I have some really weird dreams. Some feel like sources of insight and inspiration. Others just seem wild and whacky. Some I remember for days afterwards, the drama and the mood staying with me, whereas others vaporise like mist on waking. What are your dreams like? Where do they come from? What do they mean?
Psychoanalysts over the years have posited all kinds of theories, mostly that the images in dreams represent repressed aspects of ourselves. It’s as if our suppressed thoughts, feelings and desires surface in our dreams in symbolic form. The challenge lies in how to interpret the symbols to discover the meaning behind them.
Some explain the often bizarre imagery in dreams using the analogy of the brain as a computer, closing down or de-fragmenting. It’s sorting out, filing away, all sorts of diverse and dispersed bits of information in order to clear the desk ready for the next day. The dream is the subconscious mind somehow experiencing this process.
In the Bible, some dreams are represented as visions or revelations from God. Why would God choose to speak through dreams? I don’t know. Perhaps because they are unfiltered by the conscious mind and capable of conveying vivid imagery and drama that feel more impacting, more compelling than when we are awake. Could be.
More recently, a human givens counsellor explained that in his view, dreams represent a surfacing of feeling, an important feeling that may be suppressed or simply lay outside of awareness when we are awake. The images, the storyline is fairly random. What really matters if the emotional content. What did I feel in the dream?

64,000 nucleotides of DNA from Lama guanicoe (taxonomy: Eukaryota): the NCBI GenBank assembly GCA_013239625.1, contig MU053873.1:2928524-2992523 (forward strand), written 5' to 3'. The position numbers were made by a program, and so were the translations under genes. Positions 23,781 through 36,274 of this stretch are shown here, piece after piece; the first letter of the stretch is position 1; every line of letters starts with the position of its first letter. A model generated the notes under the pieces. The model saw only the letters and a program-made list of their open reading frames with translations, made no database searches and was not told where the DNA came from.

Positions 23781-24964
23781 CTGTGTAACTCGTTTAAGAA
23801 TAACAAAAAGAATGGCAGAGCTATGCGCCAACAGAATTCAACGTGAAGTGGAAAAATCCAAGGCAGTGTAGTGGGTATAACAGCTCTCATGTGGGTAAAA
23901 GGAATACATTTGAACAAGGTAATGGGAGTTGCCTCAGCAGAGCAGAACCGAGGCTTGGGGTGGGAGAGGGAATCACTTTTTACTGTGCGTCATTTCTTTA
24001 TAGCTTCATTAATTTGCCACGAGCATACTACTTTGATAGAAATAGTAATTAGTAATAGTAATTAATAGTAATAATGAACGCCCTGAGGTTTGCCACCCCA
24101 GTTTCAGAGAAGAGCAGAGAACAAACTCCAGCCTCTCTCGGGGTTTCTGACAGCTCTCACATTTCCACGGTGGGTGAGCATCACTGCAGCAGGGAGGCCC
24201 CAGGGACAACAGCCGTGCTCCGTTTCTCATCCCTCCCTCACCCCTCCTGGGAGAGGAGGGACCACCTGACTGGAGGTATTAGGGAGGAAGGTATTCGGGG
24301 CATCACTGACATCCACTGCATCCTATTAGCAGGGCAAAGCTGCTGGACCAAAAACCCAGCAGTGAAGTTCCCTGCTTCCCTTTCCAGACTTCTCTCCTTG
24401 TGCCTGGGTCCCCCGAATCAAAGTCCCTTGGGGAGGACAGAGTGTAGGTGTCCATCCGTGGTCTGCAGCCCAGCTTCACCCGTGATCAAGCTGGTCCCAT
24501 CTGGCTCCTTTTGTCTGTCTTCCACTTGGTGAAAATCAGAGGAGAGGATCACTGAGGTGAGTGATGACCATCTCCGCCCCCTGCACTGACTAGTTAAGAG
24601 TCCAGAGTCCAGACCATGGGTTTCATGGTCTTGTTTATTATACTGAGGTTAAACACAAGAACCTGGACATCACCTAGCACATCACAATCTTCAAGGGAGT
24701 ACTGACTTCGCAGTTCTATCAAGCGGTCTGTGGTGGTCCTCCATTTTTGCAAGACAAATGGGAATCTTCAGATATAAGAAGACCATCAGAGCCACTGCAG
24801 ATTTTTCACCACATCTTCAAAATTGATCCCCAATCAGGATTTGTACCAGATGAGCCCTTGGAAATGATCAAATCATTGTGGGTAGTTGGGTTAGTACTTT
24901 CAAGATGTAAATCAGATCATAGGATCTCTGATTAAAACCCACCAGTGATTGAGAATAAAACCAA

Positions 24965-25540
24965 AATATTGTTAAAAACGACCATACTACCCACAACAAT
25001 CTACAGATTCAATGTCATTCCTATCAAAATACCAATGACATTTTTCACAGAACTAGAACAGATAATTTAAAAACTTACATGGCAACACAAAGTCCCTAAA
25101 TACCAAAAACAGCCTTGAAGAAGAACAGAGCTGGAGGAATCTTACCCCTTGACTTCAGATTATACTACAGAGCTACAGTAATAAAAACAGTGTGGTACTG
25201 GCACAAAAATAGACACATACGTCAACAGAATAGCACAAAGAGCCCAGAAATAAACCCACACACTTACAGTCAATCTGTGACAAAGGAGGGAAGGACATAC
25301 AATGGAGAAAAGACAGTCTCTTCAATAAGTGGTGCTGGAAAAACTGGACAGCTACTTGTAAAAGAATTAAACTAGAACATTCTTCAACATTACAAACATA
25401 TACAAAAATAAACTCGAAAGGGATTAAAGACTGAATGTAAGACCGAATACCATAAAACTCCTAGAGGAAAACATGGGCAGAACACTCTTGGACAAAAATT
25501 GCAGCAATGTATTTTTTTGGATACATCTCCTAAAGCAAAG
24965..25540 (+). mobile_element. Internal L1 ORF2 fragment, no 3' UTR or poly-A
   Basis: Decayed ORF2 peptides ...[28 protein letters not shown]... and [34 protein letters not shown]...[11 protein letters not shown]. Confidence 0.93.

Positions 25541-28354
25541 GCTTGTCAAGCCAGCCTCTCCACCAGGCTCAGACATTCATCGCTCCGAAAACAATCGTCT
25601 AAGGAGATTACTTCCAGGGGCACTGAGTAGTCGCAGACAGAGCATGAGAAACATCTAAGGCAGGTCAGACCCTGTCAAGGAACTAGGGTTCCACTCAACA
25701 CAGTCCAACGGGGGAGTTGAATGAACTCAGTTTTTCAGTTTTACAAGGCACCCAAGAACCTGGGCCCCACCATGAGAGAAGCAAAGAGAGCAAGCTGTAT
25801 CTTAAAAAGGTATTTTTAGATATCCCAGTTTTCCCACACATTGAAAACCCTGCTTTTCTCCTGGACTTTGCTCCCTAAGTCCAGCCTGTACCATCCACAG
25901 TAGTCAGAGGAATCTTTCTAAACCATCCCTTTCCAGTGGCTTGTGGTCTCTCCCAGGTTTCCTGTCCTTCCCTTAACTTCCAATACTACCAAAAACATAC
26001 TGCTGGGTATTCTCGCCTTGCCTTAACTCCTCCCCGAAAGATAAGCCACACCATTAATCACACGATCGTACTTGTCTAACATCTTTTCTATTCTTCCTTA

I find aspects of all these perspectives compelling. So, a checklist for next time I have a vivid or impacting dream. Does it raise into awareness something I’ve been ignoring or avoiding, in order to deal with it? Does is leave me with a feeling that I need to surface and work through? Could it be a spiritual revelation from God?
If you're curious about what Gestalt looks like in practice, check out the Online
Articles section of this website. http://www.mgc.org.uk. A new discovery.
My daughter is studying media and we had a chat today about communication principles, particularly about working with large groups, e.g. presenting at meetings or conferences. On the face of it, I explained, it’s as simple as ABC: (a) having clear intention, (b) knowing your audience and (c) using effective media.
Having clear intention
What do you want your audience to leave thinking? Do you want them to have fresh information, knowledge, questions, understanding? If so, what is the focus? If you were to meet with each person present one week later, what are the three key things you hope they would remember from this meeting?
What do you want your audience to leave feeling? Do you want them to feel encouraged, inspired, confident, challenged? What do you want your audience to do as a result of this encounter? Do you have specific actions in mind? If so, is the audience clear what you want them to do – what, how and when?
Knowing your audience
This is tricky in large meetings, especially if open meetings. It’s about finding out as much as you can beforehand. Why are these people here? What are their core interests? What kind of language, metaphors and concepts do they tend to use? What would make this meeting worthwhile from their point of view?